Tendani Mudimeli wears her minwenda (traditional Tshivenda attire). Photo supplied.
Ms Tendani Mudimeli of Gogobole is one of the rural young women who have come to the decision to start doing things for themselves.
Mudimeli had been a professional nurse and worked in different hospitals in Gauteng for 10 years before she resigned in 2018.
She now uses her God-given talents to make beautiful minwenda (traditional Tshivenda clothes), such as men’s traditional T-shirts, misisi and dzingwana. Her happy customers call her “the queen of traditional clothes”. She doesn’t have to work for a boss anymore, with her sewing business, situated in Eltivillas in Louis Trichardt, going from strength to strength every day.
Mudimeli explained that her love of sewing and design began at the tender age of 11 years, when she used to watch their next-door neighbour alter and make clothes for her family.
During an interview with Limpopo Mirror, Mudimeli shared her secret for success: “Hard work, effective time management and proper customer care will make you go places.” She taught herself dressmaking skills, because she was determined to defeat the scourge of unemployment and poverty.
“You cannot just sit and wait for someone to do things for you; rather get up and be your own boss. I started sewing Tshivenda traditional clothes some six years ago, after I had had a dream that by sewing, I could survive and provide for my family,” said Mudimeli.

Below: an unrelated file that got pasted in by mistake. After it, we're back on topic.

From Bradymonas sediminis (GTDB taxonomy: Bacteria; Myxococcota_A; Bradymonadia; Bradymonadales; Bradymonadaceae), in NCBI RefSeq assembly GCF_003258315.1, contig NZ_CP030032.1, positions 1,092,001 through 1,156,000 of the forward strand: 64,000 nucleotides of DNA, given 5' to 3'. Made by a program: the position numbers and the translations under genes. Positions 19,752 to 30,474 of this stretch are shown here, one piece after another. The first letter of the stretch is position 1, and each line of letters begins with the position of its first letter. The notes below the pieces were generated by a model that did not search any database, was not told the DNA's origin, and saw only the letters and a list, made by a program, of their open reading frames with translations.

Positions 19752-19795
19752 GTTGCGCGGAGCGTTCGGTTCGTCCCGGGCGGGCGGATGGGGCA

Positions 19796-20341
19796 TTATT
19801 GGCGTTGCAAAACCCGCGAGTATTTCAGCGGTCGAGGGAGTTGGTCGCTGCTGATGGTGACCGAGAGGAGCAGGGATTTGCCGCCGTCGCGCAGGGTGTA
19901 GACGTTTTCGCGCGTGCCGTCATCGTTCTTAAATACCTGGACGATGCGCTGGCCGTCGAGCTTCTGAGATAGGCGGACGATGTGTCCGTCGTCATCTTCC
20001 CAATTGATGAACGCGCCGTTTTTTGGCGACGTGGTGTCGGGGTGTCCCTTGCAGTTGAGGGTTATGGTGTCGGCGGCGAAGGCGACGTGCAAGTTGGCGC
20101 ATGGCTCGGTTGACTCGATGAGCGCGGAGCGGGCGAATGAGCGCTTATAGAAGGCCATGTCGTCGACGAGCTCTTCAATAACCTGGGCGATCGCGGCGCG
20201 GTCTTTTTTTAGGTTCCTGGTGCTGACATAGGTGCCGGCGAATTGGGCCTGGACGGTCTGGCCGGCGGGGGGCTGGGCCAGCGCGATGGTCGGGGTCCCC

“Managing family life and running a business are not easy, but I make sure that I do what makes me happy,” she said. “I was thinking of providing some training to poor rural women who also wish to make Tshivenda traditional clothes.”
When asked what advice she had for other women, she replied: “Stand up and take charge of your lives. It’s high time we took back control. Don’t depend on a man.”
To Mudimeli, happiness come first in her life, despite the challenges she sometimes faces. She has emerged as the toast of Vhembe because of her creativity. Mudimeli provides top-class service to her clients and prefers to use the indigenous Vhavenda, Bapedi and Tsonga fabrics as a means of showcasing their heritage to the world.
“If you are a rural woman and still believe that a woman’s place is in the kitchen, and wait for your husband to bring food home, you are mistaken. The latest trend is to help the government by creating your own job and being your own boss,” she said.
Date:29 August 2021 - By: Kaizer Nengovhela
Kaizer Nengovhela started writing stories for Limpopo Mirror more than a decade ago, in 2 000. Prior to that he had a five year stint at Phala-Phala FM as sports presenter. In 2005 Kaizer received an award from the province's premier as Best Sports Presenter. The same year he was also nominated as Best Sports Reporter by the Makhado Municipality. Kaizer was awarded the Mathatha Tsedu award in 2014.